Why I Don’t Worry About a Super AI
3 years ago
Hi Kevin,One thing I've noticed about Kevin's articles is that he nicely keeps the discussion focused on the technical and cultural questions without somehow getting into the realm of politics. I'm nowhere near as diplomatic in these areas as Kevin is and I tend to drift easily into politics. Certainly if we are talking about the Singularity then the question of politics is eventually unavoidable. It will largely be up to the governments of the world to decide how that Singularity will emerge. For instance, the US military is already actively involved in AI research through DARPA.
I’m sure you are aware, but perhaps you have forgotten, that Bill Joy in his classic warning of the dangers of a Singularity, “Why the future doesn’t need us” also mentions the Unabomber. I believe the reaction to his article was quite harsh and he was viewed as a sort of neo-Luddite.
Personally I’m open to criticisms of the “death march” of Progress. There are certainly benefits to mankind from technological progress, but the dangers should not be overlooked as they often are.
You mention the Amish in this article. I never quite got around to commenting on the full article you wrote about the Amish, but I think there is an analogy to the way that the Catholic Church maintained control over society in the Middle Ages. Just imagine if a young Galileo was born among the Amish. How would they handle the situation? Anyway, I think the last chance western society had to stop the unrelenting march of progress was Galileo. From there the combination of science and capitalism launched the revolution which has shaped the world we live in today. Like scientific progress, capitalism is built on an exponential model. These are dynamic systems that collapse under static restraints.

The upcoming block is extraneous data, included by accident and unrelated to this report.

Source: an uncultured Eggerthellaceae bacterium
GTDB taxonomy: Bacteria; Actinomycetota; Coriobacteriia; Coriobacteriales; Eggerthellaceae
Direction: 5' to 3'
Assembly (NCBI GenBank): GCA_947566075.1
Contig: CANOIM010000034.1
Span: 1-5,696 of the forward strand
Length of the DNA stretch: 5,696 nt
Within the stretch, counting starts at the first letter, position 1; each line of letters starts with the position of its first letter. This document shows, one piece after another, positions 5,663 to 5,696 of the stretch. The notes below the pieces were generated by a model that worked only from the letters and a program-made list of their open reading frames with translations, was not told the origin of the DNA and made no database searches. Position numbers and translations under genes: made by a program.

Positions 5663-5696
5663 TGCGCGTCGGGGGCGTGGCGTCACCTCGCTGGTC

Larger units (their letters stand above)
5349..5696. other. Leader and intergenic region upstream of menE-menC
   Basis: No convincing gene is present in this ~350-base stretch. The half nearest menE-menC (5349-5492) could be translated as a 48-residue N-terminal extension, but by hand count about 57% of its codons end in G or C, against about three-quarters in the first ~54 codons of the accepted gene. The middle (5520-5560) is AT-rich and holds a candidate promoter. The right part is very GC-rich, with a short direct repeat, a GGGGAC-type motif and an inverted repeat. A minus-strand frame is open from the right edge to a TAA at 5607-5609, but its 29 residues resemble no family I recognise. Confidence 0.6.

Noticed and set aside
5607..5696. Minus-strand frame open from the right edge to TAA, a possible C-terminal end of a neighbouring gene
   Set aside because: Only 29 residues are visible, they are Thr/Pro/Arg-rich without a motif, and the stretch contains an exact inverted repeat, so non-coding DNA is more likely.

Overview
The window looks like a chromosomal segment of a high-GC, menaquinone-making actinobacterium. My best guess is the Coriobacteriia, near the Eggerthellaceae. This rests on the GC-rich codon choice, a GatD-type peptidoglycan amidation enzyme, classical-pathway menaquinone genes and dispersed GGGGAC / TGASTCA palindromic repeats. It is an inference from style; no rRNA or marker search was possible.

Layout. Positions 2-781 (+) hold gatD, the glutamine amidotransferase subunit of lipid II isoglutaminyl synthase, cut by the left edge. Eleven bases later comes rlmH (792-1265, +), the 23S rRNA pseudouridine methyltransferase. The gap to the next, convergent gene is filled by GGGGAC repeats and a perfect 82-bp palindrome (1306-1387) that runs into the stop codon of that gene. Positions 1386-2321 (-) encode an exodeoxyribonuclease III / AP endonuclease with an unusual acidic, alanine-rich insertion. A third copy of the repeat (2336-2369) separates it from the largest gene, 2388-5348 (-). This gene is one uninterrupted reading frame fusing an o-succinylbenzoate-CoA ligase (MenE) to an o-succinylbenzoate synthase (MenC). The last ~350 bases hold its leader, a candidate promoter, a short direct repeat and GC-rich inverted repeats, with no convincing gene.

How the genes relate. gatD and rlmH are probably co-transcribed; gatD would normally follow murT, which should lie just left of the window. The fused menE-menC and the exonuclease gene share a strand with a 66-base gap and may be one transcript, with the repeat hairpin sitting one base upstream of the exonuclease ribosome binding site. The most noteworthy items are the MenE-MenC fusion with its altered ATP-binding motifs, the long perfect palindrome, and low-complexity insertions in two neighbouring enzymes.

Are we willing to give up progress for a stable world system? I don’t think we need to return to a hunter-gatherer lifestyle, but it would require limits on technological advancement.
BTW, I’m so inspired by your writing in Technium that I’ve started a blog to record some of my reactions and responses to your articles.
[I was]... immediately struck by the shape of the image surrounding God and the angels. It was the same thing I had been working with all day! It was the unmistakable outline of the mid-sagittal cross-section of a human brain.
Until I looked through the transparency I didn't realise that one of the angel's backs was the pons, that the legs and hips were the spinal cord... The knee of the flexed right leg of the angel with the bifid foot represents the transected optic chiasm, the thigh the optic nerve and the leg itself the optic tract...